Okinawa For First-Time Visitors

First Time Visitor to Okinawa Island

You may have heard of Okinawa Island in Japan, but only a few people have visited this beautiful paradise island known as the Hawaii of Japan. Okinawa is located about 640 kilometres south of Japan and is connected by flight.

With a population of 1.5 million people on Okinawa, the island is a top-rated tourist destination for Japanese and Asians, mainly due to the northern tropical environment and landscape. Summer sees the island getting busy with those who love the sun, sea and sand.

Okinawa For First-Time Visitors

Okinawa is also home to some of the most beautiful national parks, scuba diving sites and fantastic mountain trails or hikes. If you are expecting another Tokyo or Osaka, I am sorry to say this is not your typical Japanese city but more of a Japanese Hawaii.

Aerial View of Okinawa
An aerial view of Okinawa, Japan. Photo by Junpei Abe on Flickr. CC By-SA 2.0.

First of all, how to get to Okinawa?

The golden question is how to get here, as Malaysia has no direct flights to Okinawa. But not all is lost, as you can connect with just two flights from Kuala Lumpur. Around four leading airlines service the Okinawa route from Kuala Lumpur.

However, on 22 January 2020, AirAsia X opened a connecting flight to Okinawa via Taipei, and because of the Covid 19 pandemic, the airline temporarily suspended the route. But the news is that Okinawa direct flights from Malaysia will restart in 2023.

An average flight to Okinawa takes 10 to 11 hours from Kuala Lumpur. This includes the transit time, as you will have to make a stop before connecting to Okinawa. However, faster flights sell out fast, so you must book this flight well ahead.

Otherwise, other flights may take 15 to 24 hours, and you must spend a night when you transmit. Flights are relatively inexpensive, as the cheapest I found online is around RM2,000 to RM2,500 for a return ticket.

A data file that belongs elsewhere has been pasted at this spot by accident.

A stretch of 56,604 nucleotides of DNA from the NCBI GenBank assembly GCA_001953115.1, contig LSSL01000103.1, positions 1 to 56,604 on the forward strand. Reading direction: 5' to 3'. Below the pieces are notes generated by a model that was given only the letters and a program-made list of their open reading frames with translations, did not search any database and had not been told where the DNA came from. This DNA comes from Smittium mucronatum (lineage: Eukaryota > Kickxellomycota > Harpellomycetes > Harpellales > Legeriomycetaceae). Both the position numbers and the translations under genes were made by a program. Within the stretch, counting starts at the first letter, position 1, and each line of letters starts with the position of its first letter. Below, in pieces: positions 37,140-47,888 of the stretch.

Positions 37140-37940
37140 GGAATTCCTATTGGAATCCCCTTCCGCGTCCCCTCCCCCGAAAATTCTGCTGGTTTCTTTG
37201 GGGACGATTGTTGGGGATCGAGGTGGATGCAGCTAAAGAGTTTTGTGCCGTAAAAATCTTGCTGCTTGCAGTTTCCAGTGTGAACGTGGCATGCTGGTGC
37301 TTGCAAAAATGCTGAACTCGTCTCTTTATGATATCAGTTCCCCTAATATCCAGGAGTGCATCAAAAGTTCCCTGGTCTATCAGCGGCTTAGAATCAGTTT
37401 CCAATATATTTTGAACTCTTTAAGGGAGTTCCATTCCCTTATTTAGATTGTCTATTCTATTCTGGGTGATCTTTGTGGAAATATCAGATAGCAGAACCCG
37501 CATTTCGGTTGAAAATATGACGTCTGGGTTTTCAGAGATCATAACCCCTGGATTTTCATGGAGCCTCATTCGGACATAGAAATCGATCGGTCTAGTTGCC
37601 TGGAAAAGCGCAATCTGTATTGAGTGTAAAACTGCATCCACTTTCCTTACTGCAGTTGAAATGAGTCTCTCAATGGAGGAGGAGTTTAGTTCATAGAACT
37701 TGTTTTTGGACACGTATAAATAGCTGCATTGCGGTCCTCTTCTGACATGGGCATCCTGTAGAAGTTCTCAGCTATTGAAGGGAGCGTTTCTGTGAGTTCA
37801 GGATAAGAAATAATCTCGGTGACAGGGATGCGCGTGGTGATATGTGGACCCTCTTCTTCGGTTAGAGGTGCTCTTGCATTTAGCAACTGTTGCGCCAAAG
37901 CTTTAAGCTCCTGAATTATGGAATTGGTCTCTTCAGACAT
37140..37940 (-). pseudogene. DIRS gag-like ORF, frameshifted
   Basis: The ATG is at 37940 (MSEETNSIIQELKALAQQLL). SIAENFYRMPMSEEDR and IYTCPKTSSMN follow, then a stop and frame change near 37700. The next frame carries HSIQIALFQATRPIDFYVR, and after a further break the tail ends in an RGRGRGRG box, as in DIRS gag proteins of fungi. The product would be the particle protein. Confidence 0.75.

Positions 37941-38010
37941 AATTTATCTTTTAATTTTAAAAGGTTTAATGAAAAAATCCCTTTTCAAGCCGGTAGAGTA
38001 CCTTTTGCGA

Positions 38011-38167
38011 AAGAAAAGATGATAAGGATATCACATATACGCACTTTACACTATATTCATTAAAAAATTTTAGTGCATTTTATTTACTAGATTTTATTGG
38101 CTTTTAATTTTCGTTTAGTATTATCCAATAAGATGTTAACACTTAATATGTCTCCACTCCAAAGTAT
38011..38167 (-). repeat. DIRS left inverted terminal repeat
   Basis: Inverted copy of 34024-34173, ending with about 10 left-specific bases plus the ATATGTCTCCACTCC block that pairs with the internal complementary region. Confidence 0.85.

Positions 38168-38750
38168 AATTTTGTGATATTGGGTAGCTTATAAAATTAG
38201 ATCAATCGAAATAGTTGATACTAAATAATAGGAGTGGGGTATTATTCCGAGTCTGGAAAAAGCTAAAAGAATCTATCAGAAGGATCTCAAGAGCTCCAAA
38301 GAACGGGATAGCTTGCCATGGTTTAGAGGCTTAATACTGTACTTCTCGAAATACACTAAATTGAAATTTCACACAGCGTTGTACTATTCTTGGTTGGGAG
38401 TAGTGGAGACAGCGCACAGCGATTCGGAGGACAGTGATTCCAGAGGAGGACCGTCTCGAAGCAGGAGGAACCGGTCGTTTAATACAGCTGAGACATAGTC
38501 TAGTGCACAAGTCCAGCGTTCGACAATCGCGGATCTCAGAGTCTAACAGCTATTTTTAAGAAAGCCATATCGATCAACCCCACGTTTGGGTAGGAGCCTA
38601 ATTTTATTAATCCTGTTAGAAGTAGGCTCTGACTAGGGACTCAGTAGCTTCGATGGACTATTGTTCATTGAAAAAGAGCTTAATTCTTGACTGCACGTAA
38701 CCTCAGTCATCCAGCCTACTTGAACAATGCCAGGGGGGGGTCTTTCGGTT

The fastest way is also via Taiwan, where you can take a Malaysian flight to Taiwan and then connect to Okinawa with Peach Airlines. Other methods include transit in Bangkok, Shanghai or Hong Kong. But please note that your travel day will take up to one full day of flights and transits.

If you plan a 4D/3N trip, you should wait because two days will be spent just travelling. I recommend spending at least six to seven days on a trip to Okinawa. This way, you can really enjoy exploring this beautiful Japanese island. 

Beach at Okinawa
One of the most beautiful beaches in Okinawa. Photo by Masaaki Komori on Flickr. CC By-SA 2.0.

How big is Okinawa?

There are five main areas or districts in Okinawa, meaning different islands that make up Okinawa. In total, 160 islands are found around here, with 49 of them inhabited by people. The main island is divided into three sections, north, central and south.

Each of the three sections offers different tourist experiences, where the north and central tend to provide more outdoor, beach, island and Ecotourism activities. The south island is where the international airport and city are located and is the core of Okinawa.